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Unique genes in giant viruses: regular substitution pattern and anomalously short size.
Genome Res. 2007 Sep; 17(9):1353-61.GR

Abstract

Large DNA viruses, including giant mimivirus with a 1.2-Mb genome, exhibit numerous orphan genes possessing no database homologs or genes with homologs solely in close members of the same viral family. Due to their solitary nature, the functions and evolutionary origins of those genes remain obscure. We examined sequence features and evolutionary rates of viral family-specific genes in three nucleo-cytoplasmic large DNA virus (NCLDV) lineages. First, we showed that the proportion of family-specific genes does not correlate with sequence divergence rate. Second, position-dependent nucleotide statistics were similar between family-specific genes and the remaining genes in the genome. Third, we showed that the synonymous-to-nonsynonymous substitution ratios in those viruses are at levels comparable to those estimated for vertebrate proteomes. Thus, the vast majority of family-specific genes do not exhibit an accelerated evolutionary rate, and are thus likely to specify functional polypeptides. On the other hand, these family-specific proteins exhibit several distinct properties: (1) they are shorter, (2) they include a larger fraction of predicted transmembrane proteins, and (3) they are enriched in low-complexity sequences. These results suggest that family-specific genes do not correspond to recent horizontal gene transfer. We propose that their characteristic features are the consequences of the specific evolutionary forces shaping the viral gene repertoires in the context of their parasitic lifestyles.

Authors+Show Affiliations

Structural and Genomic Information Laboratory CNRS-UPR 2589, IBSM Parc Scientifique de Luminy, Case 934 13288 Marseille Cedex 9, France. Hiroyuki.Ogata@igs.cnrs-mrs.frNo affiliation info available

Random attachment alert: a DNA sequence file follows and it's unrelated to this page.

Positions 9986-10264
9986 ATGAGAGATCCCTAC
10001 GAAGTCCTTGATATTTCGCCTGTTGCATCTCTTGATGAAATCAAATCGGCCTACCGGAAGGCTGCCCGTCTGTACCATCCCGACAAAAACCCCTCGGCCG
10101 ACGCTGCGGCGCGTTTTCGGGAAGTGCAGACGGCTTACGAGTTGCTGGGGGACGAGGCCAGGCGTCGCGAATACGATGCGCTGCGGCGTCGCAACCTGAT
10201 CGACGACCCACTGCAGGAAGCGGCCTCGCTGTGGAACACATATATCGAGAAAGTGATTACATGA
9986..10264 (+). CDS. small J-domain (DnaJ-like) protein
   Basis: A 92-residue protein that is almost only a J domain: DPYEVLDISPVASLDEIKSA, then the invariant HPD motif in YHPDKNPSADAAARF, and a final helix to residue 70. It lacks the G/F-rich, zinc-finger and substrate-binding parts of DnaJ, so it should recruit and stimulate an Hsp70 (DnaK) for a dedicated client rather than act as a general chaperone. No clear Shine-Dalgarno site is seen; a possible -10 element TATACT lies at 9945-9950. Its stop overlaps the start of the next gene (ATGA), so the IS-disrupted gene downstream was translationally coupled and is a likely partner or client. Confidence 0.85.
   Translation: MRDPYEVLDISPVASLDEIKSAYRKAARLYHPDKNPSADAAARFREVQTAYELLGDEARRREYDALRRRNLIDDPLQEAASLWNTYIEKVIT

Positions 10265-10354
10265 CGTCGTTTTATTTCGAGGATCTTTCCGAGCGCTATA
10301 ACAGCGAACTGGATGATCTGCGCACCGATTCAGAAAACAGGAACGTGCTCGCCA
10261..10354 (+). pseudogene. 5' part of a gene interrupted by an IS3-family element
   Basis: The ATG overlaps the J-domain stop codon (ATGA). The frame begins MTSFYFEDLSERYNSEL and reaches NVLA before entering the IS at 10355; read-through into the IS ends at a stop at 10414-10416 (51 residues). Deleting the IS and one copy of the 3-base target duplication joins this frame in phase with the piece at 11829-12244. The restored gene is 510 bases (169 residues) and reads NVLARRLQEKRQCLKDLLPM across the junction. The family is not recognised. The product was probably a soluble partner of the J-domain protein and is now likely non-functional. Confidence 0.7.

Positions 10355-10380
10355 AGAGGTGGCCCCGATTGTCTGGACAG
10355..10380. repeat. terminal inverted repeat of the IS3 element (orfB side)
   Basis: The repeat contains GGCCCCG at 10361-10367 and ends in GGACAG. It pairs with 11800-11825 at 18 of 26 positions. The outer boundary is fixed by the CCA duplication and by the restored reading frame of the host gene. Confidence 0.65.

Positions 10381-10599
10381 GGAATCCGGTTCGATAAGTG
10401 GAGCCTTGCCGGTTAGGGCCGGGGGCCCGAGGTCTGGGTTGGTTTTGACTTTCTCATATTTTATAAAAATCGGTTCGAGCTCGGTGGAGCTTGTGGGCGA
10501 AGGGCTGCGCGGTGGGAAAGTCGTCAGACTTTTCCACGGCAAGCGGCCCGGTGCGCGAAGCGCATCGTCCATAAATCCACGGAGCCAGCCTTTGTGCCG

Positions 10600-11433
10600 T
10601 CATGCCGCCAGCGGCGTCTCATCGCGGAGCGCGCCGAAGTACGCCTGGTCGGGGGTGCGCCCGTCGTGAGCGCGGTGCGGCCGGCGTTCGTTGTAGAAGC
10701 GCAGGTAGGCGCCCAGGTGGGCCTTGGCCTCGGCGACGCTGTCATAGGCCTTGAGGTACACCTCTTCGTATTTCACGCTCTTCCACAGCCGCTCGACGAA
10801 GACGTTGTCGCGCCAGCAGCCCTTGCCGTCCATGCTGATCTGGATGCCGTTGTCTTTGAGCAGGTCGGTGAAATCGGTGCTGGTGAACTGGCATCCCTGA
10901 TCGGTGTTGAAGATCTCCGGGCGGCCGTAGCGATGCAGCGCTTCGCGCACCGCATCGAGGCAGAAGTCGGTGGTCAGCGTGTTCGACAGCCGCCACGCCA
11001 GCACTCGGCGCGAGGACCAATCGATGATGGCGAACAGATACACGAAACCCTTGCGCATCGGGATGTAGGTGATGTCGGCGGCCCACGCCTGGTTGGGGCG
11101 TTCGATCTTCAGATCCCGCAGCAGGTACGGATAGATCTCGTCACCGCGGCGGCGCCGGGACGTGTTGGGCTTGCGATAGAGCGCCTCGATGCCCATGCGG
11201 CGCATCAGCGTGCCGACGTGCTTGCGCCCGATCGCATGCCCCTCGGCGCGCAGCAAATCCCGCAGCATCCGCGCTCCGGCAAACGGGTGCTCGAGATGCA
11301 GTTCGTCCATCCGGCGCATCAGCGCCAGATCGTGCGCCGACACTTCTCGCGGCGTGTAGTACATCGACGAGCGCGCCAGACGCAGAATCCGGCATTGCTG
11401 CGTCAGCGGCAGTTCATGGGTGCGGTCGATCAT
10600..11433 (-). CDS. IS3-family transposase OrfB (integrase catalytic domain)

Pub Type(s)

Journal Article
Research Support, Non-U.S. Gov't

Language

eng

PubMed ID

17652424

Citation

Ogata, Hiroyuki, and Jean-Michel Claverie. "Unique Genes in Giant Viruses: Regular Substitution Pattern and Anomalously Short Size." Genome Research, vol. 17, no. 9, 2007, pp. 1353-61.
Ogata H, Claverie JM. Unique genes in giant viruses: regular substitution pattern and anomalously short size. Genome Res. 2007;17(9):1353-61.
Ogata, H., & Claverie, J. M. (2007). Unique genes in giant viruses: regular substitution pattern and anomalously short size. Genome Research, 17(9), 1353-61.
Ogata H, Claverie JM. Unique Genes in Giant Viruses: Regular Substitution Pattern and Anomalously Short Size. Genome Res. 2007;17(9):1353-61. PubMed PMID: 17652424.
* Article titles in AMA citation format should be in sentence-case
TY - JOUR T1 - Unique genes in giant viruses: regular substitution pattern and anomalously short size. AU - Ogata,Hiroyuki, AU - Claverie,Jean-Michel, Y1 - 2007/07/25/ PY - 2007/7/27/pubmed PY - 2007/11/2/medline PY - 2007/7/27/entrez SP - 1353 EP - 61 JF - Genome research JO - Genome Res VL - 17 IS - 9 N2 - Large DNA viruses, including giant mimivirus with a 1.2-Mb genome, exhibit numerous orphan genes possessing no database homologs or genes with homologs solely in close members of the same viral family. Due to their solitary nature, the functions and evolutionary origins of those genes remain obscure. We examined sequence features and evolutionary rates of viral family-specific genes in three nucleo-cytoplasmic large DNA virus (NCLDV) lineages. First, we showed that the proportion of family-specific genes does not correlate with sequence divergence rate. Second, position-dependent nucleotide statistics were similar between family-specific genes and the remaining genes in the genome. Third, we showed that the synonymous-to-nonsynonymous substitution ratios in those viruses are at levels comparable to those estimated for vertebrate proteomes. Thus, the vast majority of family-specific genes do not exhibit an accelerated evolutionary rate, and are thus likely to specify functional polypeptides. On the other hand, these family-specific proteins exhibit several distinct properties: (1) they are shorter, (2) they include a larger fraction of predicted transmembrane proteins, and (3) they are enriched in low-complexity sequences. These results suggest that family-specific genes do not correspond to recent horizontal gene transfer. We propose that their characteristic features are the consequences of the specific evolutionary forces shaping the viral gene repertoires in the context of their parasitic lifestyles. SN - 1088-9051 UR - https://www.unboundmedicine.com/medline/citation/17652424/Unique_genes_in_giant_viruses:_regular_substitution_pattern_and_anomalously_short_size_ L2 - http://genome.cshlp.org:4040/lookup/pmidlookup?view=long&pmid=17652424 DB - PRIME DP - Unbound Medicine ER -